Neurobehavioral Problems after Severe Brain Injury
Neurobehavioral Problems and Deficits after Severe Brain Injury
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Neurobehavioral problems and neurobehavioral deficits after severe brain injury are the most difficult to deal with because they impact the access to care. Technically, neurobehavioral problems may begin at the acute stage of an injury, with anyone who is confused and agitated, fighting their restraints when being intubated. Neurobehavioral problems could also include those patients who are forced to be restrained or put in locked units because they are elopement risks. In the acute stage, the more confused and agitated the survivor is, the more challenging it is to get them the appropriate care.
However, when addressing the issues of neurobehavioral problems after a severe brain injury, we are primarily talking about extreme moods swings and inappropriate behavior that occurs after a person has fully emerged from the coma. The term nuerobehavioral problems primarily refers to difficulties adapting to dramatically changed life circumstances after injury, with a brain far less flexible in its ability to adapt. Thus, we think of neurobehavioral problems as being at the intersection of the organic change to the mind and the extreme change in the life circumstances that the survivor has to deal with post-brain injury.
Anger is a neurobehavioral problem. While everyone one gets angry, the cause, the nature and magnitude of a survivors anger is quite different. Frustration is a neurobehavioral problem. While everyone gets frustrated, their is something completely unique about the kind of things a survivor gets frustrated with and the way in which that frustration builds into a complete meltdown.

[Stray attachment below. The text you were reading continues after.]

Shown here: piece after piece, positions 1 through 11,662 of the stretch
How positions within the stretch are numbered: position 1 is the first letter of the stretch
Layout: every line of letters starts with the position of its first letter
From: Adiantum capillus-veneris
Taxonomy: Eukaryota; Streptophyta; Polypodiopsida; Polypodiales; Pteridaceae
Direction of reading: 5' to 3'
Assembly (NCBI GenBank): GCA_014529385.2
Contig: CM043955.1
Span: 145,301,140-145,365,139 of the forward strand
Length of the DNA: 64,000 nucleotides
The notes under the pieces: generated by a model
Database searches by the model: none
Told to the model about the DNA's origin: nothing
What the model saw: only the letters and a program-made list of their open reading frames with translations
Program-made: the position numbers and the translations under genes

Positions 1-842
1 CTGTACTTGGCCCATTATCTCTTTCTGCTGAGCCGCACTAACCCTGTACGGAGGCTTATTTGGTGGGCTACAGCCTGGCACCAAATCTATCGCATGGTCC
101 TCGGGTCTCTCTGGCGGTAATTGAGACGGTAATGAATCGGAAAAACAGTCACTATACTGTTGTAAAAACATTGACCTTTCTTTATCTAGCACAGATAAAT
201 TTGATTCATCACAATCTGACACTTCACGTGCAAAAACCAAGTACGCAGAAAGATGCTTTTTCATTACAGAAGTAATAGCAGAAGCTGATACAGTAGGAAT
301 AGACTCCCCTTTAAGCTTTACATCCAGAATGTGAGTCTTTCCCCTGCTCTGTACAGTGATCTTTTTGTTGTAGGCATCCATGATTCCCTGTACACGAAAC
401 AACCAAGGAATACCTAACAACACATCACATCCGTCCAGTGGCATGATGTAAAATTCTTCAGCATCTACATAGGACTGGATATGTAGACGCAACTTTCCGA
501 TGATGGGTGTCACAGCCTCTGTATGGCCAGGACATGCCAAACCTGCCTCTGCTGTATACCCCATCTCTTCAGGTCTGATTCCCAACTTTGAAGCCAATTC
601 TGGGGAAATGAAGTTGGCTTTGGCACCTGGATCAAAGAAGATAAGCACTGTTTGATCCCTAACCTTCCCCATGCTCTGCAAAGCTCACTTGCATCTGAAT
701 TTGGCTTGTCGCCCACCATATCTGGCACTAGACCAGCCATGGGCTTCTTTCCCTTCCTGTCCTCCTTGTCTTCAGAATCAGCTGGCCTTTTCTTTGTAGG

On our next page, we will talk about some of the more subtle neurobehavioral problems, things such as disinhibition. Here I want to focus on the danger to the entire chance at recovery, from neurobehavioral extremes in the sub-acute stage of the injury, the period in the early months after the coma. Neurobehaviroal problems with temper and rage can become extreme. They can become violent. Even when they do not involve physical violence, anyone who is the target of such anger, will feel the victim of abuse. It is not just the magnitude of the anger, but the irrational explanation for the anger. Further, it is most dangerous stage, there will be no doubt that the anger is directed at someone who is trying very hard to help the survivor, particularly a spouse.
My first brain injury clients were not personal injury clients. At the time, I was a general practice lawyer in small Wisconsin town. I was appointed by the Court to represent severely brain injured individuals who had battered their spouses. In each case, I was able to get the charges dropped, but the marriages were over. Without the bond of love from a caregiver, the best chance of ongoing brain injury recovery for that survivor was lost.
We heard several stories of severe neurobehavioral problems in our TBI Voices project. The best glimpse into the problem comes from the loved one who was the target. But even the now more fully recovered survivor can recognize how serious this problem was early in post-institutional recovery.